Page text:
A month prior, Beatchild received a message from Alec Stern, the Director of Music at Chicago-based advertising agency DDB Chicago, telling him that he had a big project, one in which he thought Beatchild would be interested. In an interview that appeared on the site Muse By Clio, Stern said he’d searched for a song for the commercial for weeks, “and by total chance, just Spotify worm-holing on the train, this song comes on and the lines are, ‘The only difference between you and I is everything and nothing at all.’

“I looked down, and it was ‘The Only Difference,’ by an artist I’d never heard of – Beatchild & The Slakadeliqs. It was like Columbus discovering America. Everyone was in love with it… It felt like the perfect marriage of audio and visual. I was so thrilled to work with an indie artist and give him this sort of platform.”

After getting the call with the big news, Beatchild (formerly Slakah the Beatchild) says, “as soon as I put the phone down, I started dancing. Pelvic thrusts! Everything! And when I saw the commercial, it felt surreal,” he adds, on the line from his East-Toronto studio.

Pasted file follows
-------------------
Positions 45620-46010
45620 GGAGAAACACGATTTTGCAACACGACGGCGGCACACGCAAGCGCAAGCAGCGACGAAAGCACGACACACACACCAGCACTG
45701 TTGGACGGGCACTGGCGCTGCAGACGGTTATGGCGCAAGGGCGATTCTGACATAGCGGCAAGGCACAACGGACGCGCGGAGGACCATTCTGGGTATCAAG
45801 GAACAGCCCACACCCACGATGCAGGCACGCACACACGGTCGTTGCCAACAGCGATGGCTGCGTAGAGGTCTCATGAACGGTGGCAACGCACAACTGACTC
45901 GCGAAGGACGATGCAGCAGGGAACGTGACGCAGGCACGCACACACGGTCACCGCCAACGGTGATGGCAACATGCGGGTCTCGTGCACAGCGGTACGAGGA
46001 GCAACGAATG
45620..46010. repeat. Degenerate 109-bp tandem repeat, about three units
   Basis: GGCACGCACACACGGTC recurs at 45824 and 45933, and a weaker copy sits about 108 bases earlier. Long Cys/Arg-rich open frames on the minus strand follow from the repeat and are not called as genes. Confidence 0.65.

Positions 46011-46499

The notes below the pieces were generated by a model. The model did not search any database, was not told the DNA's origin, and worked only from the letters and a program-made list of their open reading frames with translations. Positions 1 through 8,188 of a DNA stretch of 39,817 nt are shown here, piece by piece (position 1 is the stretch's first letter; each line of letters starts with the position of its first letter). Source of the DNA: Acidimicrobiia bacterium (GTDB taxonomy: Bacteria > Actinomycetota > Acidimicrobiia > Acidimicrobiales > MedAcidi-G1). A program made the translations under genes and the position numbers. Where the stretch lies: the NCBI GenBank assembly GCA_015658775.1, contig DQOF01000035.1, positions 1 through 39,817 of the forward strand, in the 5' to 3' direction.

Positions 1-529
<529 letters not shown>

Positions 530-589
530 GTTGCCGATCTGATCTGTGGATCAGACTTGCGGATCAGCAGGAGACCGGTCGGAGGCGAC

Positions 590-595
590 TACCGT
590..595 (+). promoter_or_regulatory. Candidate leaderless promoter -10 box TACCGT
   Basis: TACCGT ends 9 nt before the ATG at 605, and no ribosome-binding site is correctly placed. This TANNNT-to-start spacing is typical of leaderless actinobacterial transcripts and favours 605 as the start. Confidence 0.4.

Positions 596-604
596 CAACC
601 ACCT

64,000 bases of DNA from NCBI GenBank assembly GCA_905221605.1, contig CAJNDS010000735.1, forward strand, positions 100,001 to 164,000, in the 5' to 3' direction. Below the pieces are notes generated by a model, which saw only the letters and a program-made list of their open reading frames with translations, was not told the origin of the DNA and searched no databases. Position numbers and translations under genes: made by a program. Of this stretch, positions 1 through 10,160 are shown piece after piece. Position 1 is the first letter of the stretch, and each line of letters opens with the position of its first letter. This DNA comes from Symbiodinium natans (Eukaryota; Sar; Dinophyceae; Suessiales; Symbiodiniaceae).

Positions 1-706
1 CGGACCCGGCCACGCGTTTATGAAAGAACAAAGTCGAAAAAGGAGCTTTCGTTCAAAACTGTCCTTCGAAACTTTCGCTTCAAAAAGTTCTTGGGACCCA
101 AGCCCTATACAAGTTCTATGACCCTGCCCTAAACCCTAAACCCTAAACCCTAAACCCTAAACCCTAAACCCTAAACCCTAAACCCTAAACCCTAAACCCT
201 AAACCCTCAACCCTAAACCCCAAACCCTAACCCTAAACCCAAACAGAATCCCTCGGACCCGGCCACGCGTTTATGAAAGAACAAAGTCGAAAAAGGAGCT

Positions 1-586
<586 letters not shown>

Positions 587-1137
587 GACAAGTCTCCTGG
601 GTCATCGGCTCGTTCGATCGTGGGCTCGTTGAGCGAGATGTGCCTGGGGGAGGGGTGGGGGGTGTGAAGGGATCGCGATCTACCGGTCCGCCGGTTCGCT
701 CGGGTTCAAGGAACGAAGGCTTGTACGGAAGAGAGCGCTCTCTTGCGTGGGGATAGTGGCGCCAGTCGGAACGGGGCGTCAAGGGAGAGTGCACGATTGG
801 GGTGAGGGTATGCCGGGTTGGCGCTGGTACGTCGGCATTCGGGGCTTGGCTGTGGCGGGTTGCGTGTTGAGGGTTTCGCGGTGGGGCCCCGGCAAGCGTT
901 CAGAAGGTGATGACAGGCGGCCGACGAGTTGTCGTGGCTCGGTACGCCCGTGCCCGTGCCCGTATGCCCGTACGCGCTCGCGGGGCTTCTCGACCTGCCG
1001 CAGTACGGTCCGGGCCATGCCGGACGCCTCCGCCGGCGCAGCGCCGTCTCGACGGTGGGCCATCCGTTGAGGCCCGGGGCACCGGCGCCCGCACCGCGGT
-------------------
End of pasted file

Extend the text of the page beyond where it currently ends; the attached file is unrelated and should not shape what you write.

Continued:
“It’s reassuring to know that you can reach millions of people because your music touched one person the right way.” – Beatchild

Asked if McDonald’s requested any changes or revisions to “The Only Difference,” he says, “No, thank goodness! I’m all for collaborating, but not at the expense of my artistic integrity. I’m not willing to sacrifice my art.”

Beatchild says the idea for the song “came out of the sky,” and took him two years to develop. “I took my time with the verses,” the self-described perfectionist says. “I’m a big fan of re-writing, and adjusting accordingly. That whole process for me is the demo process, and the winning demo is the one that I put my energy into, and release.”

Beatchild, whose music has also graced commercials for KFC, Unilever, and the Just Dance videogame series, says he was “paid very well. It was six digits.” The buzz is slowly fading, says the producer and multi-instrumentalist, who’s worked with Drake, Jessie Reyez, and Shad, before they blew up. He’s currently focused on making new music.

Beatchild says the placement in the McDonald’s commercial hasn’t led to folks rushing to buy his albums, but adds that, “it’s reassuring for a musician like me, who isn’t on the Billboard charts, to know that you can reach millions of people because your music touched one person the right way.”